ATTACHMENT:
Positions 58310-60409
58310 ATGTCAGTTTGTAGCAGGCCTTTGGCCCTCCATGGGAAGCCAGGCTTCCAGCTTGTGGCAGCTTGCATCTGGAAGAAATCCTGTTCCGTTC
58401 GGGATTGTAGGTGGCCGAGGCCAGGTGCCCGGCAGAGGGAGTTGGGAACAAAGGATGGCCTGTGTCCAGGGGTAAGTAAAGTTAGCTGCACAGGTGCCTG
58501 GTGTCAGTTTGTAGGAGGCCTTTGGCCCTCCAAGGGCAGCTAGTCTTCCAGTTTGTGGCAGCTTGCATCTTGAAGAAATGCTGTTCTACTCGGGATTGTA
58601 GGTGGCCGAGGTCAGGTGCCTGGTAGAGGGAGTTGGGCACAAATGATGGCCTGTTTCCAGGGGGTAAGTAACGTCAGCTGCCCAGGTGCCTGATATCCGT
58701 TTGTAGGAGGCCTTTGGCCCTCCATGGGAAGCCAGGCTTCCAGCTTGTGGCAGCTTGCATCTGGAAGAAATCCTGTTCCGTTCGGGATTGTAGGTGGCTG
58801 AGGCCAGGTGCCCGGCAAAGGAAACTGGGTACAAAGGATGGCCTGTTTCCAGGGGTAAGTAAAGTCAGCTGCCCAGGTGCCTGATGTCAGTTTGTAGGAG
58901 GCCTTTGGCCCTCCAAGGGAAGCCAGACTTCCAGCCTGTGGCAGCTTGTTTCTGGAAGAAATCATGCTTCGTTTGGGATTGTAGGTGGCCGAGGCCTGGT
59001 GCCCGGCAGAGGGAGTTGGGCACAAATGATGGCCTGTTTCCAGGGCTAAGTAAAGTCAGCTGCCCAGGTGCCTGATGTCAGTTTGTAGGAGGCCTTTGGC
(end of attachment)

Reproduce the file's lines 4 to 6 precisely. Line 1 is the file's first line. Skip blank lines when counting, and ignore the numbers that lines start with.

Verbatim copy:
58501 GTGTCAGTTTGTAGGAGGCCTTTGGCCCTCCAAGGGCAGCTAGTCTTCCAGTTTGTGGCAGCTTGCATCTTGAAGAAATGCTGTTCTACTCGGGATTGTA
58601 GGTGGCCGAGGTCAGGTGCCTGGTAGAGGGAGTTGGGCACAAATGATGGCCTGTTTCCAGGGGGTAAGTAACGTCAGCTGCCCAGGTGCCTGATATCCGT
58701 TTGTAGGAGGCCTTTGGCCCTCCATGGGAAGCCAGGCTTCCAGCTTGTGGCAGCTTGCATCTGGAAGAAATCCTGTTCCGTTCGGGATTGTAGGTGGCTG